Well over 300,000 Chicago-area residents lost power, and according to utility ComEd, over 230,000 homes and businesses remained without electricity on Friday, mostly on the north side of the city. The two major Chicago airports also lost power Thursday night. At O’Hare International Airport, one of the largest hubs in the world, around 500 flights out of the city were cancelled and delays averaged two-and-a-half hours for in- and outbound flights.
Aerial footage from Chicago’s WGN Channel 9 traffic helicopter showed some neighborhoods nearly entirely submerged as of Friday. Surveys of Indiana revealed similar conditions, with sections of Interstate 80/94 submerged. 30,000 residents in Indiana and 100,000 in Michigan were left without power.
Intentionally or not, virtually all reports belie the lack of government preparation for such a disaster. Countless exhausted local law enforcement and volunteer rescuers are put before network cameras to convey their anxieties.
A WGN 9 report from Des Plaines, Illinois, included interviews with local residents who were sandbagging around their already flooded neighborhoods just blocks away from a partially erected but apparently abandoned flood barrier begun by the state. The Des Plaines River, which is already six feet above flood stage, is not expected to crest until next Wednesday. More rain is expected to hit the area over the weekend.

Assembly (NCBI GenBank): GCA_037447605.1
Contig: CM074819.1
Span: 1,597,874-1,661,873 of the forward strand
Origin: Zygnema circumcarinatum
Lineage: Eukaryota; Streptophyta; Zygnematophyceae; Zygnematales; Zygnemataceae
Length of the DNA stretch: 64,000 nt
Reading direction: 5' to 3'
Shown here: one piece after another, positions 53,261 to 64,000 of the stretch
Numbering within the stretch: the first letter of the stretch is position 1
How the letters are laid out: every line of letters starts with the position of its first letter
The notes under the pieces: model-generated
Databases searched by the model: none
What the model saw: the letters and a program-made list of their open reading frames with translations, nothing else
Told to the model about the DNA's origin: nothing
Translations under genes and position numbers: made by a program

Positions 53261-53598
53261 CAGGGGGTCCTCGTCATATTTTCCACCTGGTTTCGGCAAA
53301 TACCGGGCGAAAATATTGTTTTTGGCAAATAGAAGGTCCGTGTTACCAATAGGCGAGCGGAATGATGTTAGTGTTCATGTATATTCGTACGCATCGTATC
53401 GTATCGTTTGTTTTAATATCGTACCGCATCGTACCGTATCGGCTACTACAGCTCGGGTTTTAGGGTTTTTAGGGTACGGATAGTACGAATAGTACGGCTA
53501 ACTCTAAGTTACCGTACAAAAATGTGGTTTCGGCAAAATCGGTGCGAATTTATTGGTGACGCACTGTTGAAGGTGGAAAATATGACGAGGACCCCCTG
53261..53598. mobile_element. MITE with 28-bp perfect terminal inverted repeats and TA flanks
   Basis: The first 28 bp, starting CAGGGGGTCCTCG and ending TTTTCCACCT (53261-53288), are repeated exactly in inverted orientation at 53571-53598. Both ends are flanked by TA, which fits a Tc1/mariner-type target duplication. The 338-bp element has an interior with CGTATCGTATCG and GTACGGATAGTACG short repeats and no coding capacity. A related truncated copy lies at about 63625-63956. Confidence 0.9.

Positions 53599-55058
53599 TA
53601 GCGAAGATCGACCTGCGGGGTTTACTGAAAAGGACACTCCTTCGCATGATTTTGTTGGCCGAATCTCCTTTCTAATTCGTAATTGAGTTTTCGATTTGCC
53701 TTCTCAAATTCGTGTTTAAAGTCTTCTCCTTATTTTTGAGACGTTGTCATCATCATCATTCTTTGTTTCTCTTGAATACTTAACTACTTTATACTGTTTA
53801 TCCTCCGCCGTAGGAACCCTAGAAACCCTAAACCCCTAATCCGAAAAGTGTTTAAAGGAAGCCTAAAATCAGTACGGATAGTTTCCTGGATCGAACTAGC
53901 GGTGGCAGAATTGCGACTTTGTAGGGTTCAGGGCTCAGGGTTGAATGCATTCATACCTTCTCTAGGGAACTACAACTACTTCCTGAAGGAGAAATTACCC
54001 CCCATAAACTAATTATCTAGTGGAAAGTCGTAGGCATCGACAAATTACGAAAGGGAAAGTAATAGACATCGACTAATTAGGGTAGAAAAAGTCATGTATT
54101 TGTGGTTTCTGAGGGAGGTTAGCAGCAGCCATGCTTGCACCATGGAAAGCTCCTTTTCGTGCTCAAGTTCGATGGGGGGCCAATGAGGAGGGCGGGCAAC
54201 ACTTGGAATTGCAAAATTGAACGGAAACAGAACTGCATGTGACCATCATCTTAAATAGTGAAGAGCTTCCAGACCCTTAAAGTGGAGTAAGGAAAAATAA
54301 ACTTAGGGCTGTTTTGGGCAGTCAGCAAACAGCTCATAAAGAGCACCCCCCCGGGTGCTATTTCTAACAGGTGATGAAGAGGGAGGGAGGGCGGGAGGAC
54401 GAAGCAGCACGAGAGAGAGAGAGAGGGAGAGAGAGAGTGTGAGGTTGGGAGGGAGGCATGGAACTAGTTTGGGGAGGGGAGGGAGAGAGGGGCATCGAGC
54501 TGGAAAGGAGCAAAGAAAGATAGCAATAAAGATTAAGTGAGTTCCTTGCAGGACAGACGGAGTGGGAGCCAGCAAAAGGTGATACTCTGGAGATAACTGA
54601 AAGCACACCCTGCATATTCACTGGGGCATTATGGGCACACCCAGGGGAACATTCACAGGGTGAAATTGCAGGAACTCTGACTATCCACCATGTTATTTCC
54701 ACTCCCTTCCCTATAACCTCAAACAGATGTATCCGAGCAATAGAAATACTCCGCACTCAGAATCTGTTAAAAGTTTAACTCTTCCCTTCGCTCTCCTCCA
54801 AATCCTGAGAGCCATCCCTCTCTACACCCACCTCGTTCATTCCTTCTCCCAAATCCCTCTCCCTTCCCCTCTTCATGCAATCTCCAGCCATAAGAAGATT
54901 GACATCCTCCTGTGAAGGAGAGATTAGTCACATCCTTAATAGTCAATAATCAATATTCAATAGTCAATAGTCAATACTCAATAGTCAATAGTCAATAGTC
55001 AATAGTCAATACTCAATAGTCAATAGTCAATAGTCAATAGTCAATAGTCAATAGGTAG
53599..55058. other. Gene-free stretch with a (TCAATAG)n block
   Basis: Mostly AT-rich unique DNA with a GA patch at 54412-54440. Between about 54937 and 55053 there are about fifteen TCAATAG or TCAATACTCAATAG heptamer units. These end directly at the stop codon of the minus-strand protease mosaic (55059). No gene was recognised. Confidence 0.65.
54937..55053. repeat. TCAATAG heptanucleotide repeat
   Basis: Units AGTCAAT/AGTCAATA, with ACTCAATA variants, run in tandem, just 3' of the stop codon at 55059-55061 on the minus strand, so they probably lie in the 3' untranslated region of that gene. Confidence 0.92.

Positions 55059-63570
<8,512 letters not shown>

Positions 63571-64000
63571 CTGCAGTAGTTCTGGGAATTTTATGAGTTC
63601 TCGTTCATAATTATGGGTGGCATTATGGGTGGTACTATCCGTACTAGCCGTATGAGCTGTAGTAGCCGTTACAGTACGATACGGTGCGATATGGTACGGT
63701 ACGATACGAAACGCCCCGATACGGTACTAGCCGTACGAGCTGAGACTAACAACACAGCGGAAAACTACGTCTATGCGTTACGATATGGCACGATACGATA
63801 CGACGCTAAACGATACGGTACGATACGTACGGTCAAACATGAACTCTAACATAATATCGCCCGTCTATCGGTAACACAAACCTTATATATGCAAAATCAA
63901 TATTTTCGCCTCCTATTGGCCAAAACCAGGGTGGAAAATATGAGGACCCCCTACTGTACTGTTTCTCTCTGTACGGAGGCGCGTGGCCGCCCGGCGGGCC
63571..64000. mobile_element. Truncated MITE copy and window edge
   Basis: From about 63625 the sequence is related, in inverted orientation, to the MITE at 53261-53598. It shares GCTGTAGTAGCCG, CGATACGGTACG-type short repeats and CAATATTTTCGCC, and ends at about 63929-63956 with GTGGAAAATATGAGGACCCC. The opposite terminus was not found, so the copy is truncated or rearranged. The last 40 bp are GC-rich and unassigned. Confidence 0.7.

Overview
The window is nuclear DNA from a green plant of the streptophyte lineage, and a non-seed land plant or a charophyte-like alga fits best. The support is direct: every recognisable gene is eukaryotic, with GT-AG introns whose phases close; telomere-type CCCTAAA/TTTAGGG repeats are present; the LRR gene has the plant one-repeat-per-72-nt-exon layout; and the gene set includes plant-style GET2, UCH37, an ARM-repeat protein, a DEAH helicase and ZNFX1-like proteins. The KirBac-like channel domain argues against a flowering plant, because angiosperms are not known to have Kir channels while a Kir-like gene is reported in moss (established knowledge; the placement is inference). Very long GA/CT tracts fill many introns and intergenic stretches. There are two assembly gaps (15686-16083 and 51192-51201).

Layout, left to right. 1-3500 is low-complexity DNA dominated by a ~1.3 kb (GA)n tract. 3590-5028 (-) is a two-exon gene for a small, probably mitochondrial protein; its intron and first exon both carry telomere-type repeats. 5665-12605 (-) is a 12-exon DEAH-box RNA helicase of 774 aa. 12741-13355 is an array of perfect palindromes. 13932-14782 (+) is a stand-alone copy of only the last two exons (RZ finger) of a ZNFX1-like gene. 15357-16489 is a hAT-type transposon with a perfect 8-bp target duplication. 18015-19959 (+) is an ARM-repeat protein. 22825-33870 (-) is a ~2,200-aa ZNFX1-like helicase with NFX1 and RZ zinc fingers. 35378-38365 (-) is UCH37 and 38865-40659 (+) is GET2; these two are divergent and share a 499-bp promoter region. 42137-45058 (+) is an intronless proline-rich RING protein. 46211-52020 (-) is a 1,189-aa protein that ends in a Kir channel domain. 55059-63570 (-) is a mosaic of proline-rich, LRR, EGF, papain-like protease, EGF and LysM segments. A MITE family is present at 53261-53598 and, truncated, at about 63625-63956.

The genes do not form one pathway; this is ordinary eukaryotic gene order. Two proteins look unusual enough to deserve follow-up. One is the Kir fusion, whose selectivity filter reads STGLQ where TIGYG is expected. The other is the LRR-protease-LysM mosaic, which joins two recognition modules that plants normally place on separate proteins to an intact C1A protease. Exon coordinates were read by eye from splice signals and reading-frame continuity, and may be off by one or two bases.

Chicago WMAQ television visited one subdivision surrounded by a moat of floodwater attempting to stave off flooding with a sump pump and a garden hose.
ABC News footage from Racine, Wisconsin, showed tons of ruined personal effects piled up at the curb and in dumpsters. “Still unreal,” one resident told the reporter as she cleaned, “depressing that everything we’ve worked for for the past six years is in the dumpster now.”
ABC also aired footage from Gurnee, Illinois, of young children and their parents laboriously shoveling sand into bags for fortifications to protect the local school. “We need this building,” a local resident said. “It has to open next week. We’ve got 400-plus kids in this building. There’s no other place to put them.”
Such scenes epitomize the massive diversion of social resources that has steadily, but not always obviously, undercut America’s safety net in the past several years. Given the severity of the flooding, the very limited response of the Federal Emergency Management Agency is especially significant. People feel, quite legitimately, that it is sink or swim.
Particularly in the Midwest, years of manufacturing job cuts have worn down communities and crippled the ability of individual families to cope with difficulties. Tax cuts and business handouts have siphoned away state funding for stocks of emergency supplies and reconstruction efforts.
And the war in Iraq has stripped the region not only of funds but also of the manpower National Guard units could provide in terms of rescue and repair. The full effect of this depletion of resources will undoubtedly become more evident as communities and families begin the recovery process. The Bush administration’s handling of Hurricane Katrina in 2005 has had echoes in every natural disaster since.